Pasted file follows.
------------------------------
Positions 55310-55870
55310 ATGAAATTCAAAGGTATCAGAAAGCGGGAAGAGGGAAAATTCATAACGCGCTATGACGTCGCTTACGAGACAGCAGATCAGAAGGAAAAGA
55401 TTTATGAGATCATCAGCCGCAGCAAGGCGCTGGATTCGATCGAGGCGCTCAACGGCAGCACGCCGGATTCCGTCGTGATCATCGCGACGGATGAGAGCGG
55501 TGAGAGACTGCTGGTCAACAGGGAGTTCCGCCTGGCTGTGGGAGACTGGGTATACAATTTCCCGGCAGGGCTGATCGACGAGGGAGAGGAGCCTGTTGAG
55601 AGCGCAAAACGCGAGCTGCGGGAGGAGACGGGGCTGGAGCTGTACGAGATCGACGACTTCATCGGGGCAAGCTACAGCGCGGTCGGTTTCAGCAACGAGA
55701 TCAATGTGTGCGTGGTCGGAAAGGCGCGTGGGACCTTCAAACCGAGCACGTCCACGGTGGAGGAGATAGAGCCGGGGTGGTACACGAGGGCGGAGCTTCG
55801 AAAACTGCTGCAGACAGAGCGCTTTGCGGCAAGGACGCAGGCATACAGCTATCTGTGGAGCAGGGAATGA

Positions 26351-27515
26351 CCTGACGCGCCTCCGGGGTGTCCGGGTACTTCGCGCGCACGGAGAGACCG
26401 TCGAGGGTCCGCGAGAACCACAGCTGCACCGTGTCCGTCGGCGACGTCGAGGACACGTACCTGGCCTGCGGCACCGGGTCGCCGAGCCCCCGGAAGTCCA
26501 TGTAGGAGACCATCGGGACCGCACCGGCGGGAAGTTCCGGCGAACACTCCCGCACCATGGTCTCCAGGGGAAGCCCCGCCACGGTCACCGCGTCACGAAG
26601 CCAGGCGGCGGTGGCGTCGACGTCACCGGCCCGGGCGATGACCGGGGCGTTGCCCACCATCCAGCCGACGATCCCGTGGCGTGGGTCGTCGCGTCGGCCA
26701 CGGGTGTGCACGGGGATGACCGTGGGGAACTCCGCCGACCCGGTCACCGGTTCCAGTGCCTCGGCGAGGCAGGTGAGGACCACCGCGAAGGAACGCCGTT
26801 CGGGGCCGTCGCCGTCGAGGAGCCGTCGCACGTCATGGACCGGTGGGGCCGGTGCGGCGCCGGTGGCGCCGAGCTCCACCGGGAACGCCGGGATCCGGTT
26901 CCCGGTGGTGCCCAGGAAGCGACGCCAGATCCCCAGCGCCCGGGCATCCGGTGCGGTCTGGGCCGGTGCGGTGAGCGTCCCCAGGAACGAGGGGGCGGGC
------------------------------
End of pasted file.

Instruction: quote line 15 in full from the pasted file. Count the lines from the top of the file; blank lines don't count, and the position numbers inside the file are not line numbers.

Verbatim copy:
26901 CCCGGTGGTGCCCAGGAAGCGACGCCAGATCCCCAGCGCCCGGGCATCCGGTGCGGTCTGGGCCGGTGCGGTGAGCGTCCCCAGGAACGAGGGGGCGGGC